It seems that budget slicing, at least with Medicare, doctors, and hospitals, are coming under scrutiny as to not only how to cut costs but how to practice better health care. Recently, Newsweek carried an article by Sharon Begley titled, “One Word Can Save Your Life: No!” I think I would be safe in stating that the essence of this article was that alternative methods of health care should be explored and that more health care is not necessarily better health care. Author Begley quotes Dr. Rita Redberg, professor of Medicine of the University of California, San Francisco, and editor of the prestigious Archives of Internal Medicine, as stating, “there are many areas in medicine where not testing, not imaging, and not treating actually result in better health outcomes.”

The public should be aware of the effectiveness of the mind-body and spiritual alternatives. A You-Tube presentation by 15-year Pharmaceutical Representative, Gwen Olsen, urges all Americans to become much more knowledgeable about the long term effects of drugs on the individual’s health and alternative options available to them. It does seem that there are many thoughtful ways that health care can be managed and that one of the most unexplored is alternative care.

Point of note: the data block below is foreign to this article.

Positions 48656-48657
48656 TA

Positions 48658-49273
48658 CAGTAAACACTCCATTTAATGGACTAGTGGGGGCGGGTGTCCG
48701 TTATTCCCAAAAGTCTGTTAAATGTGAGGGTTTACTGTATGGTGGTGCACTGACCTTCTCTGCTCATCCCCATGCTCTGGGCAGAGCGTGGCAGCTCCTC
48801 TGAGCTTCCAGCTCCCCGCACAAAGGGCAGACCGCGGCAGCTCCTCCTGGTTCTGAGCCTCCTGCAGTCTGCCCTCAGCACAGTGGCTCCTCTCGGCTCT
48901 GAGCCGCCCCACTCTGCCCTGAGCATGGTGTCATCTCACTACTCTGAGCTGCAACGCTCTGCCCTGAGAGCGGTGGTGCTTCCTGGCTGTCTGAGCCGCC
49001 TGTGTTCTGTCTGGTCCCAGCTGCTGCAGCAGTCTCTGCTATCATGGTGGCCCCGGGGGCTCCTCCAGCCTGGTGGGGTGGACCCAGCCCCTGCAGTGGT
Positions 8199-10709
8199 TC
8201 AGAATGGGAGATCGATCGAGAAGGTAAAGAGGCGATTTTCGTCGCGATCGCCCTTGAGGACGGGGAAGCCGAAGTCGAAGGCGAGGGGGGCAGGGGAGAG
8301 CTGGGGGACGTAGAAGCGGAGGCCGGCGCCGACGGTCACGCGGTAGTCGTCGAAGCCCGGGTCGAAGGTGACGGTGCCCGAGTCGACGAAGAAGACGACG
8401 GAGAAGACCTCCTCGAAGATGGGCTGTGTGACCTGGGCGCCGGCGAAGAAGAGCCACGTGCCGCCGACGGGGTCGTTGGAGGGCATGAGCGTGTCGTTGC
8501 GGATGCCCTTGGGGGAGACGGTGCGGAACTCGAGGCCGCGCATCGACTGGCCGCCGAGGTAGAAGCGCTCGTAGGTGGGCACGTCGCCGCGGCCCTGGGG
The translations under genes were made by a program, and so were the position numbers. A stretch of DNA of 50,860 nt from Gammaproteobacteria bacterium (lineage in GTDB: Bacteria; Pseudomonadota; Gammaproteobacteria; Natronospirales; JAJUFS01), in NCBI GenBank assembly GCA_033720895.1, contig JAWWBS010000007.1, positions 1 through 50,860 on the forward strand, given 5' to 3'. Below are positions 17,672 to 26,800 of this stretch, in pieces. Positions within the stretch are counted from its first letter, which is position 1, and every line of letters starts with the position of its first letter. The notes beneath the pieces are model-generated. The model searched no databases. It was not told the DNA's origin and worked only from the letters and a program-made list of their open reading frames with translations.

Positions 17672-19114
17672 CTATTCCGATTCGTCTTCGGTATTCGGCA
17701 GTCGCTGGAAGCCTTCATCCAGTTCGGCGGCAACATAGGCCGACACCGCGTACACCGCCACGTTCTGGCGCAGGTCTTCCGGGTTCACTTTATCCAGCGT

Fruitage From the Field

Fruitage From the Field

© GLOW IMAGES
Model used for illustrative purposes

by Don Ingwerson

I wanted to share with you one of the Committee on Publication’s thoughts on the recent Capitol Hill Day. Katie Brown, Committee on Publication from Indiana, gives us a glimpse of the excitement that she felt when sharing with Congresspeople  and Congressional staff members the importance of an alternative to the current health system based on matter:

Going to Washington, DC, really was a grand time! To quote the Student’s Reference Dictionary (SRD), “In general, we apply the epithet grand to that which is great and elevated, or which elevates and expands our ideas” (p. 453).